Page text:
|시간 제한||메모리 제한||제출||정답||맞은 사람||정답 비율|
|5 초||1024 MB||1||1||1||100.000%|
Gary has been trying to generate simple orthogonal polygons for his geometry homework, but his algorithm seems to be having some issues. After some good hours of debugging, he finally realized what is the problem: apparently, the polygons that he was generating may contain self-intersections, which was not at all what he intended!
More specifically, the “polygons” that Gary has generated are represented by a list of $n$ points $p_i = (x_i , y_i)$, forming a closed polygonal chain. The polygonal chain may contain self-intersections. The segments formed by every two consecutive points $(x_i , y_i)$ and $(x_j , y_j )$ in the chain are either vertical or horizontal.
The polygonal chains for the example test cases are illustrated below (not to scale):
You have decided to help Gary fix this issue, by computing a simple (not self-intersecting) polygon with vertical and horizontal segments that fully contains the chain, and its area is as small as possible. What is the area of such a polygon?
Formally, you have to compute the infimum of the areas of all simple orthogonal polygons that contain all the segments $[p_i , p_j ]$, for every two adjacent points $p_i$ and $p_j$.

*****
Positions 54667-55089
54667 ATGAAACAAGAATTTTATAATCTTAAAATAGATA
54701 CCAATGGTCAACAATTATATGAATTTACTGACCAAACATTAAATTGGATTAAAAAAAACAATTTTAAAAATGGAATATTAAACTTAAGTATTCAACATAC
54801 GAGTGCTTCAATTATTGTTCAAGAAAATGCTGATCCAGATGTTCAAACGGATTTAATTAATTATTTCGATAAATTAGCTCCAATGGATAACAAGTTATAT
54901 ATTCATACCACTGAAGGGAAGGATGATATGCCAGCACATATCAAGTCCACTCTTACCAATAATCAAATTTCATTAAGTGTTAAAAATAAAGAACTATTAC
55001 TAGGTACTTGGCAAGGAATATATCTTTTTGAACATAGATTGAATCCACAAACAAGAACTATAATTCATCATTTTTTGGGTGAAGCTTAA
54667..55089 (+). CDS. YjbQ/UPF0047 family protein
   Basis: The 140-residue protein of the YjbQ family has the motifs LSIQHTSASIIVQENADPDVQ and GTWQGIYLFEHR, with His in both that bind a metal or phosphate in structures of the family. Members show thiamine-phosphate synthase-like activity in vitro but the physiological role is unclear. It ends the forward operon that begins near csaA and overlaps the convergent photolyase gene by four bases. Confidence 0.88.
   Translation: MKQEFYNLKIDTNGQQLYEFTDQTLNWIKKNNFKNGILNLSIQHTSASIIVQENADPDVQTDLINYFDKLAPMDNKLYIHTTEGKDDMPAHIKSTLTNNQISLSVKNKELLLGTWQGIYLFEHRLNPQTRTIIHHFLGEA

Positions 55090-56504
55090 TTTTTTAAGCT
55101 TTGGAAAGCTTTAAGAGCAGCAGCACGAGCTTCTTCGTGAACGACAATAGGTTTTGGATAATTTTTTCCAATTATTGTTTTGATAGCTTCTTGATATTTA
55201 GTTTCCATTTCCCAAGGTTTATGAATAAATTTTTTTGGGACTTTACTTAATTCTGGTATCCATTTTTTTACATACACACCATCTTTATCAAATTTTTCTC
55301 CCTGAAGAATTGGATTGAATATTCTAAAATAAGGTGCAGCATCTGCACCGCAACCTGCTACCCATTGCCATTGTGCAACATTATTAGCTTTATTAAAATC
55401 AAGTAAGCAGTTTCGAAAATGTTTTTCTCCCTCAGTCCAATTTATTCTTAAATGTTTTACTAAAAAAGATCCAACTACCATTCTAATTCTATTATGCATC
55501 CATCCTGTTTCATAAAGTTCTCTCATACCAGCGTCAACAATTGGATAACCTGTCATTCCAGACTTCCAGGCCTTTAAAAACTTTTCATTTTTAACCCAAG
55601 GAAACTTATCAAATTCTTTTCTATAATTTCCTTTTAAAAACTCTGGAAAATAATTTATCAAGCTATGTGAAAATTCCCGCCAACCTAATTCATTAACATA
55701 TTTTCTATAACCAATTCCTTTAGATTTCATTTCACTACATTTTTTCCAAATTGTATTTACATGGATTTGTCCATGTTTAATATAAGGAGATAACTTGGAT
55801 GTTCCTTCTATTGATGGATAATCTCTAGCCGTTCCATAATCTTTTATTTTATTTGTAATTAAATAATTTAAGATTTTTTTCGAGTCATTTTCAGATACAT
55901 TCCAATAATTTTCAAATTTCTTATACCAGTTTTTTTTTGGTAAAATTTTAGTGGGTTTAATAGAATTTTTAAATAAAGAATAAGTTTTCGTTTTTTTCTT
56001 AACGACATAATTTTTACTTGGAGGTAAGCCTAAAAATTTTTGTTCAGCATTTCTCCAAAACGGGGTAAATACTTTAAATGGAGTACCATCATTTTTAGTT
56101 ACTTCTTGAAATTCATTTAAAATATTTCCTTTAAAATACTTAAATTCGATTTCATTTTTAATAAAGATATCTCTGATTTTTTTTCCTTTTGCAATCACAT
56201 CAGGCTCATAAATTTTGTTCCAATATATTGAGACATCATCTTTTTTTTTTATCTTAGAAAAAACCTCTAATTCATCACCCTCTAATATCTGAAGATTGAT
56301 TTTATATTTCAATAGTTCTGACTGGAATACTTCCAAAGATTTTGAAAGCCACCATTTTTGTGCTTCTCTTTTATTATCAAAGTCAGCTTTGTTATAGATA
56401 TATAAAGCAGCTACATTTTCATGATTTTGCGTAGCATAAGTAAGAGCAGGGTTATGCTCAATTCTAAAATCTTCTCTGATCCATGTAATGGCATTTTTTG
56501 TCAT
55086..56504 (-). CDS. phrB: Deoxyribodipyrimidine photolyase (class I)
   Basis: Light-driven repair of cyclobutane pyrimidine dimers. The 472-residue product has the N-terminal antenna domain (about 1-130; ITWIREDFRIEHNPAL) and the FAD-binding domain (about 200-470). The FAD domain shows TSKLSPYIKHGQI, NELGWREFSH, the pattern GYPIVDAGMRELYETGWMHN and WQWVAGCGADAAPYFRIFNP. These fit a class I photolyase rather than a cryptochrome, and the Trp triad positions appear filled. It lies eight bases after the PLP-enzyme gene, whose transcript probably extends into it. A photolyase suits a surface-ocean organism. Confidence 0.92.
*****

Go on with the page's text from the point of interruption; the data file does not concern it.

The first line of the input will contain a positive integer $n$ ($4 \le n \le 100\,000$). The following $n$ lines will contain the points $(x_i , y_i)$ in order ($1 \le x_i , y_i \le 10^6$). No two consecutive points coincide, and there are no two consecutive vertical segments or two consecutive horizontal segments.
Output a single non-negative integer, the infimum of the areas of all simple polygons that enclose the closed polygonal chain. It can be proven that the answer is always integer.
6 1 1 6 1 6 11 11 11 11 6 1 6
8 2 4 2 1 4 1 4 3 1 3 1 2 3 2 3 4
10 1 1 1 5 4 5 4 3 2 3 2 4 1 4 1 2 4 2 4 1
In examples 1 and 3, there are no simple polygons with areas exactly equal to $50$ and $8$, respecively; however, there exist simple polygons with areas arbitrarily close to these values.